Do you want to go?

--------------------------------------------------------------------------------

Chris Hancock, [15]

--------------------------------------------------------------------------------

I can do that one, sure. Yes. So COGS, I guess, taking the U.K., first of all Nicola, just in terms of what's happening within there, most of the increases that we're seeing are packaging related, so PET, bit on cans, bit on glass plus we also see COGS increases, utilities is a big area and fuel and the like that goes through that. Some of them are common with France, some of them aren't. So if you look at something like the Teisseire product in France, that's made in cans, for instance, it's not made in PET. So you get some of the differences that's happening within there. And some of the offset and things that are going in the other way are things which are big, raw materials for us in France, such as juices and sugar, which have gone in the other direction. So you have got quite a different COGS mix between the 2 geographies that drives a different shape of the performance.

--------------------------------------------------------------------------------

Ned Peter Hammond, Joh. Berenberg, Gossler & Co. KG, Research Division - Analyst [16]

--------------------------------------------------------------------------------

Ned Hammond from Berenberg. Just one from me. On the sort of commercial benefits that you've been thinking about getting from the BCP program, is there anything specific that you would point to that you've gained so far? And what you're seeing as sort of the main opportunities over the next 12 to 18 months?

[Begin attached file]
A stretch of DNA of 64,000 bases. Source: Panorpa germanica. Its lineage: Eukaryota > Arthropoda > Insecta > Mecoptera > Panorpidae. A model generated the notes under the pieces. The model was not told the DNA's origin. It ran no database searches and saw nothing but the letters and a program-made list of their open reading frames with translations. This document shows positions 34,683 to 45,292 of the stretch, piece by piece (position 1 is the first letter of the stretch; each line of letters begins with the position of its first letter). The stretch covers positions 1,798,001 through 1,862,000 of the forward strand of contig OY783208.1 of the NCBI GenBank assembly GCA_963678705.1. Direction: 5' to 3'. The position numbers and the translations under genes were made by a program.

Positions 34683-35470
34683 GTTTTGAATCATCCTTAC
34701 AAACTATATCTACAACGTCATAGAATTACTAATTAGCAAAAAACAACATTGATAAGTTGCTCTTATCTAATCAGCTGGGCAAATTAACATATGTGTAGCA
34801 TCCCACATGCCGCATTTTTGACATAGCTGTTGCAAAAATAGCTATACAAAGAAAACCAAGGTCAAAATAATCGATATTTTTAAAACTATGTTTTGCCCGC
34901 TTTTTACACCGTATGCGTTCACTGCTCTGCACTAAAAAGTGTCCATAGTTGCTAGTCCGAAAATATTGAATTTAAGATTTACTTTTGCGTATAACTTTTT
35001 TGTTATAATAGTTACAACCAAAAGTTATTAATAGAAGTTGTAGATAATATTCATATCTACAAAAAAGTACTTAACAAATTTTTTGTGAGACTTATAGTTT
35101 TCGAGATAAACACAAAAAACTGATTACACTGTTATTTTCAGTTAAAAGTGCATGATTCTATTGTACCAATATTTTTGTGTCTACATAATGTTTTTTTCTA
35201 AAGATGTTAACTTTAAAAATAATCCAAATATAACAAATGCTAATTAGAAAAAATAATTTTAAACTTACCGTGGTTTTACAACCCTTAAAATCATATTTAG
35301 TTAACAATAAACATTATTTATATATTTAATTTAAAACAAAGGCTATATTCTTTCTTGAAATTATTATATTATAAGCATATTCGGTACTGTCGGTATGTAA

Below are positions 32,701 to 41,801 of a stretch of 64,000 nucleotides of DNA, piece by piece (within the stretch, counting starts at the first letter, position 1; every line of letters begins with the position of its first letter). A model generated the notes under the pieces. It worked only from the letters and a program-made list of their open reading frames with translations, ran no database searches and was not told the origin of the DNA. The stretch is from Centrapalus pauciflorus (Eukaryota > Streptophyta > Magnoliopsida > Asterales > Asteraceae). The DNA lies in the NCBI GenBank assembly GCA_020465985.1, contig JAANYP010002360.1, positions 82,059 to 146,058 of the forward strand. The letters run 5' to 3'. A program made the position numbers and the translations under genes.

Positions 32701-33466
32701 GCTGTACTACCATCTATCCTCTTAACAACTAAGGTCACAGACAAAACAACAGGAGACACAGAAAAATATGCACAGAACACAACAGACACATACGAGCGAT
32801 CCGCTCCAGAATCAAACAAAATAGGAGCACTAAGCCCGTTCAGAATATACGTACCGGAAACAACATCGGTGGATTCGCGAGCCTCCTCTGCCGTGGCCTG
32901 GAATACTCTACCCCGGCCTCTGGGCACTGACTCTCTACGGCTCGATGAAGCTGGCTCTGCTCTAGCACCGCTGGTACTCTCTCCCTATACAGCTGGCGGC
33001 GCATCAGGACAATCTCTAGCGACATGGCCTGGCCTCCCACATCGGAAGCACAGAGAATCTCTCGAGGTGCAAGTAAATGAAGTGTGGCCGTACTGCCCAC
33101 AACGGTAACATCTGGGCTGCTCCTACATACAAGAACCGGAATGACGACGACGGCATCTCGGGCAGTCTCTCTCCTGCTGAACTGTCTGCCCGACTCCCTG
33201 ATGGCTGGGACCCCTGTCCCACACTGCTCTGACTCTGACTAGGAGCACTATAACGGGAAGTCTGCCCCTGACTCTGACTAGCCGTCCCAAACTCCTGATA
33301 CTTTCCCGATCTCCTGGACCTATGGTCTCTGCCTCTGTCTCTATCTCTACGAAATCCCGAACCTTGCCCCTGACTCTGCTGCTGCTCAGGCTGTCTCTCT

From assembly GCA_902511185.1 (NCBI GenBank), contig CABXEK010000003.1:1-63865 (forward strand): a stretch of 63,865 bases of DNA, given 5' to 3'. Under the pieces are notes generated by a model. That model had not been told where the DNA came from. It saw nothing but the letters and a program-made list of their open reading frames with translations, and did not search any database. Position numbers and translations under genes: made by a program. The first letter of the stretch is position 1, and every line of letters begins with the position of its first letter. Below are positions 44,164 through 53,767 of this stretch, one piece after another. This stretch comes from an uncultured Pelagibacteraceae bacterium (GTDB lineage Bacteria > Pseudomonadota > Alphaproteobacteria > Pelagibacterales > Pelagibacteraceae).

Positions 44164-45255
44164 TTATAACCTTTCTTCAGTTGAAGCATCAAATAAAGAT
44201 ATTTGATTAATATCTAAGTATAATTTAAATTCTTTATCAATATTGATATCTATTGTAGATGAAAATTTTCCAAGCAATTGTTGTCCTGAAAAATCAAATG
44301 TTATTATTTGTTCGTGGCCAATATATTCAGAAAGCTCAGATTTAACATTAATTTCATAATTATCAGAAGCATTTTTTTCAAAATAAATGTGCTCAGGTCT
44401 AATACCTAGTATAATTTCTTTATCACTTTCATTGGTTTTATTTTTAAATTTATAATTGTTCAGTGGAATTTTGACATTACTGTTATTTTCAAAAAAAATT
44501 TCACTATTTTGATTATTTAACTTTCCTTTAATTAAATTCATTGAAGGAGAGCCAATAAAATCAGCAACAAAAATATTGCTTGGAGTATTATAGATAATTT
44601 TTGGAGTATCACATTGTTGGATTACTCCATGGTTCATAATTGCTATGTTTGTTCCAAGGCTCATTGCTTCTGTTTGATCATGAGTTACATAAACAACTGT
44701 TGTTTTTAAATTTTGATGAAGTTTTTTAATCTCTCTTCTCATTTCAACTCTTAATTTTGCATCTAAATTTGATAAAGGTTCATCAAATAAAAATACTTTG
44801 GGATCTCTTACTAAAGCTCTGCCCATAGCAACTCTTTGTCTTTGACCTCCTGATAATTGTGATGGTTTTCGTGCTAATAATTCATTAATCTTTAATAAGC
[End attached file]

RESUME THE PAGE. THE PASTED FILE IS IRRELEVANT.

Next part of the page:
--------------------------------------------------------------------------------

Simon Litherland, Britvic plc - CEO & Director [17]

--------------------------------------------------------------------------------

Yes. I mean there -- with a quite wide ranging actually. I mean I think our ability to compete with multi -- large multi PET cans is something that we couldn't do before. We couldn't meet a cost point to meet the price point, at which we can compete, that's one example. 250 mL cans, slimline cans, we were unable to produce in-house. Large PET, so 3 liter PET is another example, which is proving a good growth driver both for Robinsons stills brand as well as within carbonates. So it really is quite wide ranging. And I think it's really what broadened our ability to offer different pack price points across different brands in the portfolio and across different channels. So it's something that the commercial team are very much enjoying.

Okay. I think that's about it. So there we have it. Thanks very much for coming, and thanks for your support. Have a good day.